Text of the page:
The following is from a work-in-progress called "The Bible: a Book Report" in which I read each book of the Bible, summarize it in my own words, and occasionally give some commentary. I will also include biblical artwork by famous artists.
The book of Romans is a totally new genre in the Bible. It’s not narrative (like the gospels). It’s not poetry (like the Psalms or the prophets). It’s not law codes (like Leviticus). The book of Romans is a letter, a written correspondence from Paul (the famous missionary of Acts) to a group of Christians in the city of Rome, the capitol of the Roman empire, the seat of imperial power.
Paul’s letter to the Romans is not your typical letter. That is, he doesn’t spend much time discussing the goings-on of his daily life. Instead, Paul’s letter to the Romans is mainly comprised of theology. I recently watched a lecture in which New Testament scholar N.T. Wright explains how Paul, though his letters, basically invented Christian theology. In fact, Paul’s letters are really the first place in the Bible where we get prolonged investigations into abstract theological questions. Other books of the Bible tell stories about God, or about right behavior, or songs of praise, but Paul stands alone as an intellectual, philosophical theologian.
A bit of context on Paul will help us understand why this is so. Paul was from the city of Tarsus in the Roman province of Cilicia (modern-day Turkey). Tarsus had a famous university in which students studied Greco-Roman learning. Paul was undoubtedly exposed to Greco-Roman culture and philosophy in his home town, which may (in part) explain his generally philosophical outlook and writing style. At some point in his life, Paul (being a Jew) traveled down to Jerusalem and studied Torah under the famous Rabbi Gamaliel. So, Paul was an intellectual who understood both Greco-Roman and Jewish culture, religion, and philosophy. In other words, he was the perfect guy to take the very Jewish message of Jesus to the wider Greco-Roman world. In Paul’s letter to the Romans, we find a fascinating blend of Greek-style logic, Roman rhetoric, and Jewish faith traditions.
Growing up in an evangelical church, I was mainly exposed to the book of Romans through various oft-quoted verses. A popular evangelical tactic (which I used on missions trips) is to take potential converts to Christianity through a series of verses in Romans, sometimes called the “Roman Road.” You start with Romans 3:23, which says we are all sinful, to Romans 6:23, which says sin leads to death, back to Romans 5:8, which says Jesus died for our sins, to Romans 10:9, which says if you believe in Jesus you will be saved. It’s a concise, if cherry-picked and decontextualzed, explanation of “the gospel.” Based on this simplistic “Romans Road” reading of the book of Romans, one might get the impression that individual, personal salvation was the main point of Paul’s letter. In fact, it is not.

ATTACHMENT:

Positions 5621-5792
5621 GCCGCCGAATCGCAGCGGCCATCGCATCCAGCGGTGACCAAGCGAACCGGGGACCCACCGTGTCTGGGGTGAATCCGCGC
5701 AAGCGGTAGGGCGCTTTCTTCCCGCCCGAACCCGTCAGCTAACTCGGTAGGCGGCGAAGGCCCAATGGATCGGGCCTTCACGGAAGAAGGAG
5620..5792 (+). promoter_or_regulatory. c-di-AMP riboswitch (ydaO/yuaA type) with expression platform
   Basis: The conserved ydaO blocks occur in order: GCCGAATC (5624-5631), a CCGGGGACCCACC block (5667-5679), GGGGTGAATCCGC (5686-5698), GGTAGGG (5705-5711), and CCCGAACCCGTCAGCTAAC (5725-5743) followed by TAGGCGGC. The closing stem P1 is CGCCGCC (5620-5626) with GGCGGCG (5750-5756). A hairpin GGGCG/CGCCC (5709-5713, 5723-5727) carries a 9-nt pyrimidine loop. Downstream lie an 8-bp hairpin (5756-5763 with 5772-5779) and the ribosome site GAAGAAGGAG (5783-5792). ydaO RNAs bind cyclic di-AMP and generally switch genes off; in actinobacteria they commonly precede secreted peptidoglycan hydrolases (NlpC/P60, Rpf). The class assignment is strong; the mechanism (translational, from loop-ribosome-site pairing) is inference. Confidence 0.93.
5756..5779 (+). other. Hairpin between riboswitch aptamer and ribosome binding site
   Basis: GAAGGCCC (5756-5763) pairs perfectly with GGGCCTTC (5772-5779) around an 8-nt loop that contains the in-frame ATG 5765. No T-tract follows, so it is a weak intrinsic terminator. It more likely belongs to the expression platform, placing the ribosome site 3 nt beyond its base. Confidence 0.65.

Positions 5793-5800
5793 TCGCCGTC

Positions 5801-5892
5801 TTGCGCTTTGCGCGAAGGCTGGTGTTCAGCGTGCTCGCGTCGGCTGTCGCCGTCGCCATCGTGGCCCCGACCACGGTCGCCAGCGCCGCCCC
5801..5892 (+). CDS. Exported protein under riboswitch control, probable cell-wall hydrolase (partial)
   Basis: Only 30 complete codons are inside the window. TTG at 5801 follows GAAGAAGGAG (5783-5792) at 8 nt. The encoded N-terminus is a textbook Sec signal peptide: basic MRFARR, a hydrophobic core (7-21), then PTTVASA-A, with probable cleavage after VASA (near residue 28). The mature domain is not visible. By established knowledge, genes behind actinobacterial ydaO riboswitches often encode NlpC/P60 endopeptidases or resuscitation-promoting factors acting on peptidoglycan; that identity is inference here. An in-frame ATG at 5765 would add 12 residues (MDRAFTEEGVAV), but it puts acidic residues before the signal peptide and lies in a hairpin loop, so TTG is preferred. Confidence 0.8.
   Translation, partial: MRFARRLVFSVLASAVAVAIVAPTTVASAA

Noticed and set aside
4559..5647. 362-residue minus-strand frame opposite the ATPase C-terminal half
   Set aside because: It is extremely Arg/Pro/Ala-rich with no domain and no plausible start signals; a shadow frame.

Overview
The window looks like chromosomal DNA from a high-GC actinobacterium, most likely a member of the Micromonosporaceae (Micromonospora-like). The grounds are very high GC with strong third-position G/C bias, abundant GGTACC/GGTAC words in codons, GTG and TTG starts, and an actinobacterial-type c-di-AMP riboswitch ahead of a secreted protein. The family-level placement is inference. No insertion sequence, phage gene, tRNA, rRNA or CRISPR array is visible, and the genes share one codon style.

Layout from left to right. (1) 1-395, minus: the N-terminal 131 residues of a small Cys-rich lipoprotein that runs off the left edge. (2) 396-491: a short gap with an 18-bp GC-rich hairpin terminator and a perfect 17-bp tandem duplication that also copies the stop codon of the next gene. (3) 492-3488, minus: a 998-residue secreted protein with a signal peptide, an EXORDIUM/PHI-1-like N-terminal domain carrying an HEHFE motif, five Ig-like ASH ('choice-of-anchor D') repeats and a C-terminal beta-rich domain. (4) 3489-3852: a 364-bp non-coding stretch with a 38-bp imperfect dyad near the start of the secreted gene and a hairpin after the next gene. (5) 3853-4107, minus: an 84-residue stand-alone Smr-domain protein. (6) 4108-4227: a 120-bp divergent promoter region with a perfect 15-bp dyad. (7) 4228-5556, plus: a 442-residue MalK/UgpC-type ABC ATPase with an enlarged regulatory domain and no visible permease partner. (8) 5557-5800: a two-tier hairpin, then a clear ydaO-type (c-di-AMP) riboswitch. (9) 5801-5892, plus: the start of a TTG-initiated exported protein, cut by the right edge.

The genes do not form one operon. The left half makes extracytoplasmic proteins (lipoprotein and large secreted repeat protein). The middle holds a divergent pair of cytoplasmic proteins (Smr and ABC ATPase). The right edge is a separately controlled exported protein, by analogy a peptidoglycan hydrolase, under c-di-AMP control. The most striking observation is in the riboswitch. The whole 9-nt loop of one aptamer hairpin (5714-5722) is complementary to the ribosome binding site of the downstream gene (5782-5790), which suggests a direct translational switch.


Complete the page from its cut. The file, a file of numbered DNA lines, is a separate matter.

When you read Paul’s letter to the Romans as a whole (not just cherry-picked verses), you discover that Paul’s main interest seems to be creating amiable relations between the gentile Christian community in Rome, and the larger (non-Christian) Jewish community. His direct audience is gentile Christians (a word which Paul actually never uses, but which I will use for clarity). Paul spends a lot of time explaining to these non-Jews (who nonetheless followed a Jewish messiah) how the very Jewish message of Jesus relates to them, and how this should affect how they treat Jews. Understanding the Jewishness of Jesus the messiah should, according to Paul, lead to respectful relations with the Jewish community in Rome. In other words, Paul is less interested in individual, personal salvation than he is in communities of faith, and specifically inter-faith relations between Jews and gentiles.
Paul was, after all, a Jew. He never uses the word “Christian” and he is not interested in establishing a new religion. Rather, based on his belief in Jesus the Messiah, he sees a new way forward for the people of God. Paul sees the God of the Jews as opening his blessing, through Jesus, to non-Jews as well.
If this all sounds a bit complicated and esoteric, it kind of is. Paul’s letters are not easy to read or interpret. They are dense with theological ideas, some of which are very complex. I will do my best in part 2 to summarize Paul’s overall message, keeping in mind the fact that the smartest New Testament scholars in the world disagree widely on how to interpret Paul’s writings. Paul’s ideas are profound and important, but they are not simple. Stay tuned!
|Paul of Tarsus|